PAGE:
Note the syntax here: both describe and it take a string as their first parameter, and a callback as the second. The callback to a describe typically consists of several it functions. Inside of each it function is where we write our expectations.

Running tests in the browser

Writing tests is all well and good, but how do we actually run these tests? If you google around, you will see that most of the tests we write are in the terminal. For now, though, we are going to be using the browser (mocha.js, chai.js and mocha.css) to run our tests.

To get started, we'll create a basic HTML page, and include the relevant JavaScript and CSS files:

<!DOCTYPE html>
<html>
<head>
  <meta charset="utf-8">
  <title>Our First Mocha Tests</title>
  <link href="https://cdnjs.cloudflare.com/ajax/libs/mocha/3.1.0/mocha.css" rel="stylesheet" />
</head>
<body>
  <div id="mocha"></div>
  <script src="https://cdnjs.cloudflare.com/ajax/libs/mocha/3.1.0/mocha.js"></script>
  <script src="http://chaijs.com/chai.js"></script>
</body>
</html>

Note that we include a div with an id of mocha in the body. When we run the tests, mocha will display the results in this div; if you don't have an element with an id of mocha on the page, an error will show up when you try to run the tests.

Before including our test code, we'll also need to do a bit of setup for mocha. For now, let's just create a script tag in our HTML and throw some JavaScript inside of it:

<!DOCTYPE html>
<html>
<head>
  <meta charset="utf-8">
  <title>Our First Mocha Tests</title>
  <link href="https://cdnjs.cloudflare.com/ajax/libs/mocha/3.1.0/mocha.css" rel="stylesheet" />
</head>
<body>
  <div id="mocha"></div>
  <script src="https://cdnjs.cloudflare.com/ajax/libs/mocha/3.1.0/mocha.js"></script>
  <script src="http://chaijs.com/chai.js"></script>
  <script>
    mocha.setup('bdd'); // This sets up mocha and makes the describe function available to us
    var expect = chai.expect; // This makes the expect function available to us

    // PUT TESTS HERE!

    mocha.checkLeaks(); // checks to be sure no variables are leaked to the global namespace during execution of the tests
    mocha.run(); // runs the tests!
  </script>
</body>
</html>

Next, put the tests where the comment is, and refresh the page:

<!DOCTYPE html>
<html>
<head>
  <meta charset="utf-8">
  <title>Our First Mocha Tests</title>
  <link href="https://cdnjs.cloudflare.com/ajax/libs/mocha/3.1.0/mocha.css" rel="stylesheet" />
</head>
<body>
  <div id="mocha"></div>
  <script src="https://cdnjs.cloudflare.com/ajax/libs/mocha/3.1.0/mocha.js"></script>
  <script src="http://chaijs.com/chai.js"></script>
  <script>
    mocha.setup('bdd'); // This sets up mocha and makes the describe function available to us
    var expect = chai.expect; // This makes the expect function available to us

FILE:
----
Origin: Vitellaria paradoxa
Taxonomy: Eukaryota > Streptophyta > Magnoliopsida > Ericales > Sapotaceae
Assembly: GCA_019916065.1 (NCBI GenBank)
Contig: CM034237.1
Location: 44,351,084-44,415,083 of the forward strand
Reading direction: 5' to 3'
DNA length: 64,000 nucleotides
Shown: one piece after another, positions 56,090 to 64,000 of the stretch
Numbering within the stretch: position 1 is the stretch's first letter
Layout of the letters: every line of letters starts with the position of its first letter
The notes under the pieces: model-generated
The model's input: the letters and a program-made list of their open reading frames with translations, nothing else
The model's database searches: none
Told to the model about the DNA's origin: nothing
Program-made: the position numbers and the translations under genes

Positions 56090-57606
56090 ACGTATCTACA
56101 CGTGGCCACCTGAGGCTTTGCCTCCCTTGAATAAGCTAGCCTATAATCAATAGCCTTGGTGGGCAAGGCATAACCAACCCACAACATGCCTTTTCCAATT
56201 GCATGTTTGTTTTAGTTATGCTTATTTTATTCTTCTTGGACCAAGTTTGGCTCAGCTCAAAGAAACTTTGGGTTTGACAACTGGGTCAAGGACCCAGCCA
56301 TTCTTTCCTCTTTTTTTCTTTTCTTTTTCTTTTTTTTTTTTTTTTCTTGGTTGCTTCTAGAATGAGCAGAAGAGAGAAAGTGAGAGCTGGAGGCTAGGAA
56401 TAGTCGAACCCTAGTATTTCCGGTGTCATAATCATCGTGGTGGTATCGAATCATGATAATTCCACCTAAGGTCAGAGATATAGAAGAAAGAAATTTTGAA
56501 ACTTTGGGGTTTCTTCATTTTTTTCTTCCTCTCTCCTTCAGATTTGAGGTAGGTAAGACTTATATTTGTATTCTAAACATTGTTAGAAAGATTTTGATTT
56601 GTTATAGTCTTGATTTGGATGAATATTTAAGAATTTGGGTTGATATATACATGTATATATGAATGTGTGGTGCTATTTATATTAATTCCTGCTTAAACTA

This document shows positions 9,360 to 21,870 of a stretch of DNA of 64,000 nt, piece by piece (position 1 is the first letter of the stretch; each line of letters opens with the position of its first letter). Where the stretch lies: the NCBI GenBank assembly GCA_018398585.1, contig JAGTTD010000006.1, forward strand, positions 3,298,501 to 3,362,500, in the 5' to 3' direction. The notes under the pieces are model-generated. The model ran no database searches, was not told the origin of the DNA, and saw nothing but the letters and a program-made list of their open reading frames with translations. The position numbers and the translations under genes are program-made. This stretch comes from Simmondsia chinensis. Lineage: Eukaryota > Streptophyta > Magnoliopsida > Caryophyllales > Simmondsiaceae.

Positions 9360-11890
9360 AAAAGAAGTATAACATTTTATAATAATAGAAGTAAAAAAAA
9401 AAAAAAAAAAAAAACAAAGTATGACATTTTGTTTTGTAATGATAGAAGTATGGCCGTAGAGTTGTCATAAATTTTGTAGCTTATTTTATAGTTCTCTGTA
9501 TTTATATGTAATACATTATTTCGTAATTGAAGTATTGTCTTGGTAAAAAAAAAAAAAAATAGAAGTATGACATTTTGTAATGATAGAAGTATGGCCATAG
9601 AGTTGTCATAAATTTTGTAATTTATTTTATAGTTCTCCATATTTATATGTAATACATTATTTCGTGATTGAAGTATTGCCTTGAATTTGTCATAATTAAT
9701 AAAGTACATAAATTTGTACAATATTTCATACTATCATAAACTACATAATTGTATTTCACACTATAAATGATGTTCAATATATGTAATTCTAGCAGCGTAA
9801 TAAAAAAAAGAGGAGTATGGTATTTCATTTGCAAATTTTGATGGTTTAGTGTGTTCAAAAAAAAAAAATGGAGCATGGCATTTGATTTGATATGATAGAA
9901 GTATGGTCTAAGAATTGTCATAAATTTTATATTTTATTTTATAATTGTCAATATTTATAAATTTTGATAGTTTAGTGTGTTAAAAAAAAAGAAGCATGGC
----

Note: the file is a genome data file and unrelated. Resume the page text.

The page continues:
var earth = {
        isRound: true,
        numberFromSun: 3,
        density: 5.51
    };

    describe("Earth", function(){

        it("is round", function(){
            expect(earth.isRound).to.equal(true);
        });

        it("is the third planet from the sun", function(){
            expect(earth.numberFromSun).to.equal(3);
        });

        it("is the densest of all the planets", function(){
            expect(earth.density).to.be.at.least(5.51);
        });

    });

    mocha.checkLeaks(); // checks to be sure no variables are leaked to the global namespace during execution of the tests
    mocha.run(); // runs the tests!
  </script>
</body>
</html>

You should see information on three passing tests in your browser! To see what failed tests look like, try setting earth.isRound to false and running the tests again.

In practice, you won't be writing JavaScript inside of your HTML files. Instead, you'll typically have a couple of external JavaScript files. One of them is called a spec file (short for specification), and will contain all of your tests. The other will be the code that you're actually testing. So a more standard way to write the HTML might look like this:

<!DOCTYPE html>
<html>
<head>
  <meta charset="utf-8">
  <title>Our First Mocha Tests</title>
  <link href="https://cdnjs.cloudflare.com/ajax/libs/mocha/3.1.0/mocha.css" rel="stylesheet" />
</head>
<body>
  <div id="mocha"></div>
  <script src="https://cdnjs.cloudflare.com/ajax/libs/mocha/3.1.0/mocha.js"></script>
  <script src="http://chaijs.com/chai.js"></script>
  <script>mocha.setup('bdd');</script>
  <!-- Spec file (contains all tests): -->
  <script src="yourFunctionsSpec.js"></script>
  <!-- JavaScript being tested: -->
  <script src="yourFunctions.js"></script>
  <script>
    mocha.checkLeaks();
    mocha.run();
  </script>
</body>
</html>

When you're ready, move on to Testing Continued